There is no proper medical team led by a qualified Sports Team Physician who is in charge of all medical matters related to training, diagnosis of injuries and appropriate management. Unfortunately, it is the physiotherapists and physical trainers who seem to be doing all of that in our cricket team and running the show. When a player gets injured on the field, it is a physiotherapist or a trainer who runs onto the field. It should be a properly qualified sports doctor who should be doing that with the other ancillary service providers following behind him or her. Our players have come to a stage where they trust the ancillary service providers rather than properly qualified sports doctors. Those providers speak a kind of high-flown language that impresses the players. However, those words would fail them miserably if they were to be confronted by properly qualified medical personnel.

The woes of our national cricket scenario are multifactorial. Yet for all that people who are selected to represent our country in cricket should realise what an honour and a privilege it is to represent our country. They should take tremendous pride in that. Then they should try always to give of their best to our beautiful country. There are no simple solutions to the problems of Sri Lankan cricket. The talent is there for all to see. It just needs to be properly nurtured and harnessed. It would be pertinent here to echo the words of the 36-year-old champion tennis player Novak Djokovic after winning the most recent Paris Masters Tournament: “Either you let the circumstances and the feelings that you have at that moment master you or you try to master them in a way. There is no in-between. You either fold, retire, or simply give away the match, or you try to draw the energy from the adrenaline that you are feeling from the crowd, from the momentum that you are feeling on the field.”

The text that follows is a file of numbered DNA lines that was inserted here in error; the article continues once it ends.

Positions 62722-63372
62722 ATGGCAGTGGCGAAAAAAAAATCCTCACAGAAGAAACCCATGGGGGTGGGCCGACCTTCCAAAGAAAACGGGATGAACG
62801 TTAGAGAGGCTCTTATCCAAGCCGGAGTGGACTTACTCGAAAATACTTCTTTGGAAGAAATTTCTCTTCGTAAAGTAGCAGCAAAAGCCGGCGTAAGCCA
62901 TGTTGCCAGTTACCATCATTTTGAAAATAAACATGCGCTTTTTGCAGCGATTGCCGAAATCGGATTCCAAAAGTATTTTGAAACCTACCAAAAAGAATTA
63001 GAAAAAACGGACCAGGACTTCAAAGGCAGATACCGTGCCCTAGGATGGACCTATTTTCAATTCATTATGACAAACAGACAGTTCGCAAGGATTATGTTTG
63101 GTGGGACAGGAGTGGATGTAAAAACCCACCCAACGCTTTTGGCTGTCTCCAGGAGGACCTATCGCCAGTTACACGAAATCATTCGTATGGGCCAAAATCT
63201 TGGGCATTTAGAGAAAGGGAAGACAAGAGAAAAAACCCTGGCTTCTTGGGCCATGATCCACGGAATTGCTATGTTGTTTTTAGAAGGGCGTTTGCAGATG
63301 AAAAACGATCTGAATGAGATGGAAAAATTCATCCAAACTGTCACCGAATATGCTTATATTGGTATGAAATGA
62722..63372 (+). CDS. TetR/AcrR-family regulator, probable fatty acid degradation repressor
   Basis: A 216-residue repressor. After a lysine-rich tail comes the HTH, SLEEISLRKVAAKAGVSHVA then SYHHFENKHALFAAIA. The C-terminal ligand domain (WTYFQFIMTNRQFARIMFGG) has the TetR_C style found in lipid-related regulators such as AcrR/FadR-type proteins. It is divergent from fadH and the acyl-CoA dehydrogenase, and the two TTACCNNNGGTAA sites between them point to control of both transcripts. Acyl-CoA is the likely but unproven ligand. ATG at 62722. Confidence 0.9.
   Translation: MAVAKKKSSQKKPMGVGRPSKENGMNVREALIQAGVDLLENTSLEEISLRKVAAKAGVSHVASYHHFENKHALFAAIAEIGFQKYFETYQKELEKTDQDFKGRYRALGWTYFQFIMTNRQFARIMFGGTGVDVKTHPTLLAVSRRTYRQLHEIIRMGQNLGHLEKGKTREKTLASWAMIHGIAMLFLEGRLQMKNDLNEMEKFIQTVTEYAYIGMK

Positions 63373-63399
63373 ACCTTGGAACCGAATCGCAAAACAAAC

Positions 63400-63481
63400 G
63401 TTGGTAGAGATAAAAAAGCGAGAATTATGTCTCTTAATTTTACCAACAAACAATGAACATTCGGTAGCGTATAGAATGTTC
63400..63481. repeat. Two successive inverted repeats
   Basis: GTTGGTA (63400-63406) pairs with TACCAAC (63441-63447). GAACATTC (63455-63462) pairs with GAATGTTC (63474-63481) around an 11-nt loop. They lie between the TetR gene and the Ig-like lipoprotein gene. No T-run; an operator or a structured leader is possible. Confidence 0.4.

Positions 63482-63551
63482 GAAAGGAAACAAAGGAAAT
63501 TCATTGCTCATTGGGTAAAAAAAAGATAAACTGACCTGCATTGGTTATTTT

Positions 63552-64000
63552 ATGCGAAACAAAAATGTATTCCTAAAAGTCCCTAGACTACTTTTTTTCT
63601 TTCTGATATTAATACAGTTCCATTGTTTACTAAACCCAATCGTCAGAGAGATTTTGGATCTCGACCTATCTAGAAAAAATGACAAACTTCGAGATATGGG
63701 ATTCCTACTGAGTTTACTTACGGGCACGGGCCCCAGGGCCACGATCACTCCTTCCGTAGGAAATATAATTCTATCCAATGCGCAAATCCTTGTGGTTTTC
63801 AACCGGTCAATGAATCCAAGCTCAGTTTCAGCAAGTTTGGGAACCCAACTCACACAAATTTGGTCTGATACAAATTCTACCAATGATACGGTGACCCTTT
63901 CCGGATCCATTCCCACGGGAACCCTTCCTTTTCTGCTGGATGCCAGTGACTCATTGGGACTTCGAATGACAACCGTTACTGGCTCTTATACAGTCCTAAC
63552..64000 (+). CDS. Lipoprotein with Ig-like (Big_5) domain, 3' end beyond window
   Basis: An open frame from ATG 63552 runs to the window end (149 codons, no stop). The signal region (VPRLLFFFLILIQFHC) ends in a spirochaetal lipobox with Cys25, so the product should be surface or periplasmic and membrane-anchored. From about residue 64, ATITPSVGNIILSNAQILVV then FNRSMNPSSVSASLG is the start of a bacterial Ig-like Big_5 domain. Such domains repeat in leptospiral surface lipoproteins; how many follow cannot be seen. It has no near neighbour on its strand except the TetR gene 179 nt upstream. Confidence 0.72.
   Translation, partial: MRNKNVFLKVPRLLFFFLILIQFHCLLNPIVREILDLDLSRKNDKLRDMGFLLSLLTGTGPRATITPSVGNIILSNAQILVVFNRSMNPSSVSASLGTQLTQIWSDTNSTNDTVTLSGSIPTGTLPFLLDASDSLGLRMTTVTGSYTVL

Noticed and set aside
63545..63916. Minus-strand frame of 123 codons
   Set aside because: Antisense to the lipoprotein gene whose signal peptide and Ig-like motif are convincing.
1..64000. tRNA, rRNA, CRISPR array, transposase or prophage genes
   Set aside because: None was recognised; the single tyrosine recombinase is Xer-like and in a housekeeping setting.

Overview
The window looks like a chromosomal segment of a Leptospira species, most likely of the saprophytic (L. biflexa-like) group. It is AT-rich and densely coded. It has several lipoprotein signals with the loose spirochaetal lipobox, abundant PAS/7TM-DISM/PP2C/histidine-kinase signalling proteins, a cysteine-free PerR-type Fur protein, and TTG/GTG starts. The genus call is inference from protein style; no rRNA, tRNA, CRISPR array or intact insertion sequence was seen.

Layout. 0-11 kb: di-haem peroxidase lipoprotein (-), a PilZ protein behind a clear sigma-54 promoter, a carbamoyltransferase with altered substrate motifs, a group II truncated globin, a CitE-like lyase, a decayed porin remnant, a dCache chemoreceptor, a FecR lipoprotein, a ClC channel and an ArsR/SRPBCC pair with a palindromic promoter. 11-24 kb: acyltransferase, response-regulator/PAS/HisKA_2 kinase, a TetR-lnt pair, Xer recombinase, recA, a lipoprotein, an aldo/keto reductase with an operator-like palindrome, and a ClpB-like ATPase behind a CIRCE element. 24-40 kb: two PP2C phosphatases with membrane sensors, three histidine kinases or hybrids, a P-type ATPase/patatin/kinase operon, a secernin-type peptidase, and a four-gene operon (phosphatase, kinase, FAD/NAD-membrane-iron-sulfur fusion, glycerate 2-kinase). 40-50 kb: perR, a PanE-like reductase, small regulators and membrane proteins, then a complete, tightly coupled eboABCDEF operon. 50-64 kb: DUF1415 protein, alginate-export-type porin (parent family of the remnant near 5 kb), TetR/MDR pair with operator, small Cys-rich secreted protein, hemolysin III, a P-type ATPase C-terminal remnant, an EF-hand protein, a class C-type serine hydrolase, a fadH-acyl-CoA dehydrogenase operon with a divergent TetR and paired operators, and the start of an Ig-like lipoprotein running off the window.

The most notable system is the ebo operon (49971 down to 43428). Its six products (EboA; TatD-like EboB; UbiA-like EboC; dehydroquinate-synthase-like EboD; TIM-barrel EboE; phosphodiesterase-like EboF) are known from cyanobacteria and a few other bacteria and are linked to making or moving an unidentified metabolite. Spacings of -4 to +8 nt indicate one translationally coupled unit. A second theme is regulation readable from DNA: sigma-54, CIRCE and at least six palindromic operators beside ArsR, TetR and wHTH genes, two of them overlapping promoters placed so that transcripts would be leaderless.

Need we say more? With proper guidance and classy management, our cricketers need not be the perpetual losers.

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Going ritual mode



A representational image